Mechanism of G protein-coupled receptor kinase binding and activation by G protein-coupled receptors
G protein-coupled receptors (GPCRs) are regulated through the process of desensitization, where the receptor becomes refractory to agonist stimulation. The first step in desensitization is phosphorylation of the receptor by G protein-coupled receptor kinases (GRKs). GRK2 is one of seven mammalian GRKs and is the best characterized of the family. In order to define the mechanism of interaction between the receptor and GRKs, we studied the molecular determinants involved in GRK2 binding and how this binding plays a critical role for receptor phosphorylation as well as kinase activity. We also characterized the role of the extreme amino terminus of GRK2 in receptor phosphorylation. ^ To determine the molecular interaction between GRKs and receptor, we used the α2A-adrenergic receptor (α2A-AR) as our model GPCR to identify regions that interact with GRK2. We generated glutathione S-transferase (GST) fusion proteins of various regions of the α 2A-AR and used them in direct binding assays with purified GRK2. Through these studies we identified four direct binding sites to GRK2; the second intracellular loop and three regions in the third intracellular loop of the α 2A-AR. Truncation and site-directed mutagenesis studies revealed that basic residues on the receptor are important for binding to GRK2. GRK2 utilizes a number of co-factors to mediate GPCR phosphorylation including acidic phospholipids and G protein subunits. In addition, GRK2 can be stimulated by binding to the agonist-occupied form of receptors. Disruption of GRK binding resulted in decreased activation of the kinase and attenuated phosphorylation of the receptor. ^ The x-ray crystal structure of the inactive form of GRK2 has been solved, revealing an equilateral triangle formed by the three main domains: RGS, kinase and pleckstrin homology domain. Residues 1-29 were unstructured. The amino terminus of GRKs has been implicated in receptor phosphorylation. Here we further characterized the extreme amino terminus of GRK2, which suggested a novel role for this region in regulating kinase activity. Mutations in the first 10 residues of GRK2 impairs its ability to phosphorylate a receptor substrate. Upon further characterization of three mutants, D3K, L4A and D10A, we found that these mutants were severely impaired in β2-adrenergic receptor phosphorylation, however phosphorylation of a non-receptor substrate, tubulin, was not affected. The mutants were similar to the wild-type in their ability to bind to β2-adrenergic receptor, however they were not activated by the receptor. We generated a synthetic peptide of the first 14 amino acids of GRK2. A secondary structure prediction program and circular dichroism suggested that the peptide forms an amphipathic alpha helix. In vitro, increasing concentrations of the peptide inhibited receptor phosphorylation by full-length GRK2 and enhanced phospholipid binding of GRK2. Kinetic studies with the same peptide revealed non-competitive inhibition. Crosslinking experiments with the synthetic peptide and GRK2 suggested an intramolecular interaction between the amino terminus and the rest of GRK2. ^ Taken together, these results suggest a novel role for the amino terminus of GRK2 in its binding and activation by GPCRs. We hypothesize that this intramolecular interaction is necessary to stabilize the extreme amino terminus of the kinase by binding to the RGS domain of GRK2 thereby causing a conformational change in the catalytic domain and modulating the kinase activity from inactive to the active state. ^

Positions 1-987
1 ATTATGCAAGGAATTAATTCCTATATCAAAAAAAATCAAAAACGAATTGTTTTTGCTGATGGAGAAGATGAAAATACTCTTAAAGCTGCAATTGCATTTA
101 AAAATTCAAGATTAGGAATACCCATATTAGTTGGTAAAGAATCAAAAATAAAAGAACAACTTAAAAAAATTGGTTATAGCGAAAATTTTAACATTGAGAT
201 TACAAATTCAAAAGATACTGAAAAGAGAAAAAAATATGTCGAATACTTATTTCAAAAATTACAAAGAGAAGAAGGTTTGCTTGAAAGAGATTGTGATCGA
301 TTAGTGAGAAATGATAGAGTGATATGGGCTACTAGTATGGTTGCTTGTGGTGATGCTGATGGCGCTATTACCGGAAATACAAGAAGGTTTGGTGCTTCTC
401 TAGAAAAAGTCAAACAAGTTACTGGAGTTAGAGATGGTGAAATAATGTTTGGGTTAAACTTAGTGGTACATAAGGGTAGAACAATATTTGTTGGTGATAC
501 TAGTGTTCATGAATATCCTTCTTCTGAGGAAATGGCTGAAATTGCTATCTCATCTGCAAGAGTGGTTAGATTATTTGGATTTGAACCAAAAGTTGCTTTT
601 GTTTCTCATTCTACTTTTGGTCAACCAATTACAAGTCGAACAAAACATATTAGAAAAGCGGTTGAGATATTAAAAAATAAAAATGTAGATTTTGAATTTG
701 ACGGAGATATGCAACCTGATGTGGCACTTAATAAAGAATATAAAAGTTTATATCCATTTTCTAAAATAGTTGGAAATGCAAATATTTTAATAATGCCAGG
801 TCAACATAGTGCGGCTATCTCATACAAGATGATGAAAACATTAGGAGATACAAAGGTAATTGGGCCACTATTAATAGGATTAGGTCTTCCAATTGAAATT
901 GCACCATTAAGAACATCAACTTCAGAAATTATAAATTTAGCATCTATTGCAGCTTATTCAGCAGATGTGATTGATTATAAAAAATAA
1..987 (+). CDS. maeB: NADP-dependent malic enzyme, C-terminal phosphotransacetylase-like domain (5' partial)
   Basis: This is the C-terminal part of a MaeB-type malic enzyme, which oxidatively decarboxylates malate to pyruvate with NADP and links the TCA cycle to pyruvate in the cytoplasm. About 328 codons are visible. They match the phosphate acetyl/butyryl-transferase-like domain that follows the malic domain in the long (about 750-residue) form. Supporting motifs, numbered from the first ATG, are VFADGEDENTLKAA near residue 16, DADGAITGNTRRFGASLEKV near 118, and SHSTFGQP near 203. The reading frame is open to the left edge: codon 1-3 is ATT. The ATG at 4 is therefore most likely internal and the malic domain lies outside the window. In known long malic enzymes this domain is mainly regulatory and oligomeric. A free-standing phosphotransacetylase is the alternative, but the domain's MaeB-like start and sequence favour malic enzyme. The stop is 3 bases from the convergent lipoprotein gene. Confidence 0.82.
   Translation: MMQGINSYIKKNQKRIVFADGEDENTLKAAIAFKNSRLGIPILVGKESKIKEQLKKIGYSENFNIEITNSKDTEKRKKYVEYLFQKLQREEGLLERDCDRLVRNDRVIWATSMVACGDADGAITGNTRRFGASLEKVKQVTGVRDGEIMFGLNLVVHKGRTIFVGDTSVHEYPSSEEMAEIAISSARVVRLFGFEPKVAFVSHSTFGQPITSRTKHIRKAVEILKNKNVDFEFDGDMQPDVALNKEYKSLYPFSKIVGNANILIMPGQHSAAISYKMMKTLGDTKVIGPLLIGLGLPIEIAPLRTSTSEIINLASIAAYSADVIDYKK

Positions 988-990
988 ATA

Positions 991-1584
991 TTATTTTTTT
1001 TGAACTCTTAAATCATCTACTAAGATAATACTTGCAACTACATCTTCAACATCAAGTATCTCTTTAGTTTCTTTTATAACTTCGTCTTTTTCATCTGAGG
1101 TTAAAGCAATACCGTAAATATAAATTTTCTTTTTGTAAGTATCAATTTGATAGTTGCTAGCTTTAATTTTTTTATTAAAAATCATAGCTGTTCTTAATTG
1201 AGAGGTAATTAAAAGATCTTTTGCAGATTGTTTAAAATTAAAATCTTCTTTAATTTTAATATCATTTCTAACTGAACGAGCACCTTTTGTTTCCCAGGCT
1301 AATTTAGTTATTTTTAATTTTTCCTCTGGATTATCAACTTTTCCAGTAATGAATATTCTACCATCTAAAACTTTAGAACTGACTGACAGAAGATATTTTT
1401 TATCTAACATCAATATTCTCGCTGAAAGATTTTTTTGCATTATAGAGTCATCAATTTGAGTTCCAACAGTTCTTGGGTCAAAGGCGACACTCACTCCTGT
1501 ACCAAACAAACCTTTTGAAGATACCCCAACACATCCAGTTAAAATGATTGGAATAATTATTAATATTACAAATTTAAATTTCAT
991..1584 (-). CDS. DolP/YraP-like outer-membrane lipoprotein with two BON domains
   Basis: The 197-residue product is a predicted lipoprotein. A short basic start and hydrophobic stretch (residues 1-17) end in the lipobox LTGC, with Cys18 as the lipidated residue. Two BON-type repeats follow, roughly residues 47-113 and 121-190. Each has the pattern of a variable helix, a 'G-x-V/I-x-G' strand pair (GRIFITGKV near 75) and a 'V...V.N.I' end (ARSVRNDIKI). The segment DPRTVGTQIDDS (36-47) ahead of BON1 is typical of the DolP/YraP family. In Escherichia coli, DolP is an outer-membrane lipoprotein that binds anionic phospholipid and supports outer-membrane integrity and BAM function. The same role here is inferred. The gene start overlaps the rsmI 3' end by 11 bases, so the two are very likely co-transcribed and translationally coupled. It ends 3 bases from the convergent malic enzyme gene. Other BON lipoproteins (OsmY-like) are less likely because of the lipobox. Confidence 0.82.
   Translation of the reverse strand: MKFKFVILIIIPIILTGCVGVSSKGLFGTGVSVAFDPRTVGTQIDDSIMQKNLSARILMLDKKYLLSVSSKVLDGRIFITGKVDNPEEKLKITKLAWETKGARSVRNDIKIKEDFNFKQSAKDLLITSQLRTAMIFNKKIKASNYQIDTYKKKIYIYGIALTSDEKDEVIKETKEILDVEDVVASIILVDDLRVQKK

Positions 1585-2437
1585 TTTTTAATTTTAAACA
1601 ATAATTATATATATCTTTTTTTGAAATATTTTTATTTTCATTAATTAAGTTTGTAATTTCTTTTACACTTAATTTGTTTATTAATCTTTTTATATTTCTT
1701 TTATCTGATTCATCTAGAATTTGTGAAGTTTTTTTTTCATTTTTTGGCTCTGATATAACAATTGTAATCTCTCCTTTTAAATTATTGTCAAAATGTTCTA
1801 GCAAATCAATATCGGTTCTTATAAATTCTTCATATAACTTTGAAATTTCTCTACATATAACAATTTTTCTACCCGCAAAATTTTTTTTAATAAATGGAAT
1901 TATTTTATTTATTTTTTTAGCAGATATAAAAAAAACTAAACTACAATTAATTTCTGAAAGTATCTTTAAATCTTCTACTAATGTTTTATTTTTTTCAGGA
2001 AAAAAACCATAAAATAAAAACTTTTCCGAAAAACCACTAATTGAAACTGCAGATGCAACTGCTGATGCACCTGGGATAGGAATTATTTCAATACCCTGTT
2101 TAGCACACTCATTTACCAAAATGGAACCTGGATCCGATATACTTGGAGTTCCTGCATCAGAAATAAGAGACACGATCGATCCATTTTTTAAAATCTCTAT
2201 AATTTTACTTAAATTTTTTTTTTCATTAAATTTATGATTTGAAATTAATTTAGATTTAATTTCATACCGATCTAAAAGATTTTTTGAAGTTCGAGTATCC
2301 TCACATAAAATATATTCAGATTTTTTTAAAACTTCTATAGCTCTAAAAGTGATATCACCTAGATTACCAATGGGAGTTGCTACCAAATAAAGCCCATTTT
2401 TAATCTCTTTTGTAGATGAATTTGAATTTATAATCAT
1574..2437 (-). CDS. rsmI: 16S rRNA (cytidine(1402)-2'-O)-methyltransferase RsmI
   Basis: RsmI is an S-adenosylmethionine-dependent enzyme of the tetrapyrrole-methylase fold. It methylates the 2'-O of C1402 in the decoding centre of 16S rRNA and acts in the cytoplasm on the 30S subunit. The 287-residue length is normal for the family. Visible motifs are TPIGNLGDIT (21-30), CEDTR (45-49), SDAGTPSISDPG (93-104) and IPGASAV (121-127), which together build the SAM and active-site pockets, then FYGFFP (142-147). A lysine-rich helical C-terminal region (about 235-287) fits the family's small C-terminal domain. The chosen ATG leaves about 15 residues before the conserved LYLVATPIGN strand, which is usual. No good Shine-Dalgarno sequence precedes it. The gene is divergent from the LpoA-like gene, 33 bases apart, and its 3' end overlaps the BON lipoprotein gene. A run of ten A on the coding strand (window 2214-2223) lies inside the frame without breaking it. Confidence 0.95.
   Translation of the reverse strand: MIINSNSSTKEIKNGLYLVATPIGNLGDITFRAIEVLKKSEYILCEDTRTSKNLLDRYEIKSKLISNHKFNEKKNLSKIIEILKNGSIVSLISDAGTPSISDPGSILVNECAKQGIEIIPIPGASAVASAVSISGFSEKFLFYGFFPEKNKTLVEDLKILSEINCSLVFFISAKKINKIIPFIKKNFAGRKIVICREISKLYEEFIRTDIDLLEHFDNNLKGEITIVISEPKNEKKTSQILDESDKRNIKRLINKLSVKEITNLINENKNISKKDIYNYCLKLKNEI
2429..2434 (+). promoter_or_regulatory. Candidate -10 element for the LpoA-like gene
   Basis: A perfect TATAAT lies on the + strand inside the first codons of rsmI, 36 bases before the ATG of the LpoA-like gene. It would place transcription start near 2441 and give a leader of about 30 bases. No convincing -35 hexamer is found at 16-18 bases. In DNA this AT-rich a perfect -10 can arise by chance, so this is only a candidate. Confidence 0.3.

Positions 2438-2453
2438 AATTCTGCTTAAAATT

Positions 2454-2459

Christina S Pao,
"Mechanism of G protein-coupled receptor kinase binding and activation by G protein-coupled receptors"
(January 1, 2007).
ETD Collection for Thomas Jefferson University.